RNA-seq of femora

Because the distal femur is a site also targeted by tumor cells in mouse models, RNA was harvested in bulk from trabecular bone tissue from the distal femora (n = 5 per condition) at the time of tibia collection. Contamination from marrow was prevented by removal via centrifugation, and RNA was extracted using TRIzol (Life Technologies) and the RNeasy Kit (Qiagen) as described previously (26). Total RNA was analyzed with a fragment analyzer and then processed using the TruSeq RNA Sample Preparation Kit (Illumina) to create RNA-seq libraries. Libraries were tested using a fragment analyzer to determine the distribution of fragment sizes. The 10 individually bar-coded libraries were normalized, pooled into one lane, and sequenced (75–base pair single-end reads; Illumina NextSeq 500). Sequences were aligned to the mouse genome (GRCm38) using STAR (68) and featureCounts (69). Differential expression analysis was conducted using the DESeq2 (70) and biomaRt R/Bioconductor packages (71), with the criteria of adjusted P value of <0.05 and log2 fold change of >2. Gene set enrichment analysis (GSEA) was conducted using the GSEAPreranked tool (Broad Institute). On the basis of false discovery rates (false discovery rate < 0.25), there were no significant gene set representatives for Gene Ontology Biological Processes.

Micro-CT imaging

To obtain the morphology of mice tibiae, samples (n = 5 in each group) embedded in poly(methyl methacrylate) were scanned with an EasyTom high-resolution x-ray micro-CT system (RX Solutions, France). Scans were performed with voxel sizes of 10.0 μm, at 60-kV source voltage and 166-μA source current, over 360° of sample rotation. The images were visualized using Amira (Thermo Fisher Scientific, USA) and were analyzed by CTAn (Bruker, USA). First, the image datasets were oriented in three dimensions (3D) based on similar anatomic locations of each tibia. The length of the tibia was taken as the distance between the proximal and distal ends. An ROI and a further volume of interest (VOI) were selected along the tibia long axis (from the proximal to distal end) for the trabecular bone and cortical bone. The threshold for each ROI was determined by the histogram of VOI. Images were binarized such that bone appeared as white and all background as black. The proximal tibia exhibits several distinct tissue zones: growth plate, trabecular bone, and cortical bone regions. We followed the definitions from (72) and defined the growth plate as including, from proximally to distally, the unmineralized hyaline cartilage, the mineralized cartilage, and some newly formed bone. Beneath the growth plate, the trabecular bone and the cortical bone were manually segmented from each other. For the analysis of the trabecular bone in the tibia, we chose to analyze the volume below the growth plate of 1.1 mm in height because the volume contains most of the trabecular bone. Standard trabecular morphometric variables (e.g., thickness, separation, number, and bone volume/total volume) were quantified in CTAn. For the cortical bone, we chose the volume below the growth plate of 1.9 mm in height with an offset of 1.0 mm distal to the growth plate because this region contains mature cortical bone. Standard cortical bone morphometric variables (e.g., volume and thickness) were quantified in CTAn. The bone cross-sectional area and polar moment of inertia were calculated in BoneJ (73).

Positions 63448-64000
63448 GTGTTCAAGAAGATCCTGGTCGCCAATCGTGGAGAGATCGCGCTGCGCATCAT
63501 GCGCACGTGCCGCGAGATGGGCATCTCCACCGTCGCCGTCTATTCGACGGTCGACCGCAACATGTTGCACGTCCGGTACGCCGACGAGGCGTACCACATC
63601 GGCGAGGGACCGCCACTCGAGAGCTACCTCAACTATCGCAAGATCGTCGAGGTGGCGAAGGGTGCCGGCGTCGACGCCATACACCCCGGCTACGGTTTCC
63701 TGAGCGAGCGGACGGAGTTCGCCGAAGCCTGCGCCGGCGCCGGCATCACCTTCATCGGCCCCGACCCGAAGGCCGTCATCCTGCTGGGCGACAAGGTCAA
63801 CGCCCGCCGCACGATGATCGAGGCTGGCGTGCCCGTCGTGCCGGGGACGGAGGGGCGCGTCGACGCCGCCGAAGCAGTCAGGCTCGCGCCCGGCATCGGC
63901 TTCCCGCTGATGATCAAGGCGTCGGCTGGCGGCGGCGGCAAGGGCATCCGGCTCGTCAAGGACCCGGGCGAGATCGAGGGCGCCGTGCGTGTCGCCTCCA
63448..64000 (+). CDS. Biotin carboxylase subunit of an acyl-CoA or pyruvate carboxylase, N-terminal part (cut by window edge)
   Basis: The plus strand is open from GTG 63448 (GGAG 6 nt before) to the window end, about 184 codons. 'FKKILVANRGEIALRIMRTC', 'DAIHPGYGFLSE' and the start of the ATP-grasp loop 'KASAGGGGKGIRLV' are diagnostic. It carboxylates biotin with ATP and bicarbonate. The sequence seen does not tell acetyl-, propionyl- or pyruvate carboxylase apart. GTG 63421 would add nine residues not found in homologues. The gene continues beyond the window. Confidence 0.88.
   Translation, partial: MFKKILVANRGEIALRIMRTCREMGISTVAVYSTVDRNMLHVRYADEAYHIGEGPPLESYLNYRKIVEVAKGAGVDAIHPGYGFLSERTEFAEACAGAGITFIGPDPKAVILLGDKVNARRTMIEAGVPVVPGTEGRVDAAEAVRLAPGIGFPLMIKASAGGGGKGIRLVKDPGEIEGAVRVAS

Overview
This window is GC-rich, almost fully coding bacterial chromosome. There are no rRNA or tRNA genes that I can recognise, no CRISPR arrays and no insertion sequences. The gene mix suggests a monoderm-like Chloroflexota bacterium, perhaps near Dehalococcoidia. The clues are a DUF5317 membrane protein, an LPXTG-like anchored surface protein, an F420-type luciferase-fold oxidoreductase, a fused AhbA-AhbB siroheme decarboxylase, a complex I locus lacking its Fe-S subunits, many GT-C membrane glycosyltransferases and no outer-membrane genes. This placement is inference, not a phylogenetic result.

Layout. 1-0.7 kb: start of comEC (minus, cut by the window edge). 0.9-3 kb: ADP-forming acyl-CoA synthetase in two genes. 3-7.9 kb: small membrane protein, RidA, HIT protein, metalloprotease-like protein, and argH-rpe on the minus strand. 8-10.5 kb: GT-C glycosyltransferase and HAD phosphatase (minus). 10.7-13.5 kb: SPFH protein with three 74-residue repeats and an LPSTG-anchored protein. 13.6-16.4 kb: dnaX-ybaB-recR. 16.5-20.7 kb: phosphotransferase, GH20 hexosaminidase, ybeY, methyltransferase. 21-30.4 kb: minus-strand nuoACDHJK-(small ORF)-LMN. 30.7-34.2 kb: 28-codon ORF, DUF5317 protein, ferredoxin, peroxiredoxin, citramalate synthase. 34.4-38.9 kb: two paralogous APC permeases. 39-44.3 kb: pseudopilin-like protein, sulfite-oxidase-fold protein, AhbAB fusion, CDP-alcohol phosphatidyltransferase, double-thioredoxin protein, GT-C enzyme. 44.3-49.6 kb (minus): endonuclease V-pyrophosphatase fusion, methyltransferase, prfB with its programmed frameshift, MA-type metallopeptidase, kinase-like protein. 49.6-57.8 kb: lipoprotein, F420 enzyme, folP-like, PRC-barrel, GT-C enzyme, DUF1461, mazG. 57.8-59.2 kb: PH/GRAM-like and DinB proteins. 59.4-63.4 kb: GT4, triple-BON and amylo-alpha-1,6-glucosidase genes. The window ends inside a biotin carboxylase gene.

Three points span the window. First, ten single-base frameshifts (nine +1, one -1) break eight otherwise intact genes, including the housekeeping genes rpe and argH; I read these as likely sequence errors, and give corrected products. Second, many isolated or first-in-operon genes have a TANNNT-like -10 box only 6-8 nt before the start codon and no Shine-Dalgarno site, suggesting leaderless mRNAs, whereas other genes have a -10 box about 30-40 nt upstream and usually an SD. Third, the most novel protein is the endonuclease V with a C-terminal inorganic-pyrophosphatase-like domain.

For further analysis of tibiae, the blocks containing tibiae were cut in half along the coronal plane in similar anatomic locations based on the virtual CT images. One-half of the block with exposed tibia bone was polished with a series of carbide grinding papers and polished with diamond suspension down to 1 μm and lastly polished using 0.25-μm silica suspension for BSE imaging, confocal imaging, and Raman microspectroscopy. The other half of the block was ground to ~100 μm for SAXS measurement.

Backscattered electron microscopy

To visualize the bone mineralization, one-half of the block (n = 4 in each group) was examined with an environmental scanning electron microscope (FEI Quanta 650, Oregon, USA) at 12.5 kV in BSE mode under low-vacuum conditions.

Histology